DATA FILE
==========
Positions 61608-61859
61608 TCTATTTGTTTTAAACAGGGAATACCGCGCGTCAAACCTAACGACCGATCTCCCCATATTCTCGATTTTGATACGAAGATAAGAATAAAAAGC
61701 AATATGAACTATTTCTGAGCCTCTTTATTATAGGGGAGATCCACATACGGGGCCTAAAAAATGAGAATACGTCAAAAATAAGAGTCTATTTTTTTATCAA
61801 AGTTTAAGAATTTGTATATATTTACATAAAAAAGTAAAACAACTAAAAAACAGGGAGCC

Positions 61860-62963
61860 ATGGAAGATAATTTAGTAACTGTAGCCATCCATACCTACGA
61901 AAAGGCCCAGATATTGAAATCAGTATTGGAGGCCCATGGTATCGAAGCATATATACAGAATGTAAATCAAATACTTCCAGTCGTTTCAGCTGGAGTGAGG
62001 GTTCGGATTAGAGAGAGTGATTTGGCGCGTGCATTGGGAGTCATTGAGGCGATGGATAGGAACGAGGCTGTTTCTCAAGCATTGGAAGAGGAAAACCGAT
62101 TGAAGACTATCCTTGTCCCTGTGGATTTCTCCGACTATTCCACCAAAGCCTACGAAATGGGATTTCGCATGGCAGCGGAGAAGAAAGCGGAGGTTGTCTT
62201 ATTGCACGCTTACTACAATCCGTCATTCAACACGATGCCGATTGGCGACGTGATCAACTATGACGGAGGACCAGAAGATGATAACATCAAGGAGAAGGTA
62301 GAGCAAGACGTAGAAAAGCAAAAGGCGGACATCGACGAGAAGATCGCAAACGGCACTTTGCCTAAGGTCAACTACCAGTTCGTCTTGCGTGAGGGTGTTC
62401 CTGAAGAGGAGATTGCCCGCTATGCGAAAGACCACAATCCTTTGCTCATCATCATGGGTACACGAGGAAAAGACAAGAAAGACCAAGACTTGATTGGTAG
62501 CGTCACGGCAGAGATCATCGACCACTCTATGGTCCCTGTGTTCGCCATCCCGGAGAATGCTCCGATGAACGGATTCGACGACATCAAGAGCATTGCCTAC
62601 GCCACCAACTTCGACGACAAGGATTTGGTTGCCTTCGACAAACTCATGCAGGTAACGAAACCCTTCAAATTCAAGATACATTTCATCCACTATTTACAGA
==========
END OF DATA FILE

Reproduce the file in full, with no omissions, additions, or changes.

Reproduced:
Positions 61608-61859
61608 TCTATTTGTTTTAAACAGGGAATACCGCGCGTCAAACCTAACGACCGATCTCCCCATATTCTCGATTTTGATACGAAGATAAGAATAAAAAGC
61701 AATATGAACTATTTCTGAGCCTCTTTATTATAGGGGAGATCCACATACGGGGCCTAAAAAATGAGAATACGTCAAAAATAAGAGTCTATTTTTTTATCAA
61801 AGTTTAAGAATTTGTATATATTTACATAAAAAAGTAAAACAACTAAAAAACAGGGAGCC

Positions 61860-62963
61860 ATGGAAGATAATTTAGTAACTGTAGCCATCCATACCTACGA
61901 AAAGGCCCAGATATTGAAATCAGTATTGGAGGCCCATGGTATCGAAGCATATATACAGAATGTAAATCAAATACTTCCAGTCGTTTCAGCTGGAGTGAGG
62001 GTTCGGATTAGAGAGAGTGATTTGGCGCGTGCATTGGGAGTCATTGAGGCGATGGATAGGAACGAGGCTGTTTCTCAAGCATTGGAAGAGGAAAACCGAT
62101 TGAAGACTATCCTTGTCCCTGTGGATTTCTCCGACTATTCCACCAAAGCCTACGAAATGGGATTTCGCATGGCAGCGGAGAAGAAAGCGGAGGTTGTCTT
62201 ATTGCACGCTTACTACAATCCGTCATTCAACACGATGCCGATTGGCGACGTGATCAACTATGACGGAGGACCAGAAGATGATAACATCAAGGAGAAGGTA
62301 GAGCAAGACGTAGAAAAGCAAAAGGCGGACATCGACGAGAAGATCGCAAACGGCACTTTGCCTAAGGTCAACTACCAGTTCGTCTTGCGTGAGGGTGTTC
62401 CTGAAGAGGAGATTGCCCGCTATGCGAAAGACCACAATCCTTTGCTCATCATCATGGGTACACGAGGAAAAGACAAGAAAGACCAAGACTTGATTGGTAG
62501 CGTCACGGCAGAGATCATCGACCACTCTATGGTCCCTGTGTTCGCCATCCCGGAGAATGCTCCGATGAACGGATTCGACGACATCAAGAGCATTGCCTAC
62601 GCCACCAACTTCGACGACAAGGATTTGGTTGCCTTCGACAAACTCATGCAGGTAACGAAACCCTTCAAATTCAAGATACATTTCATCCACTATTTACAGA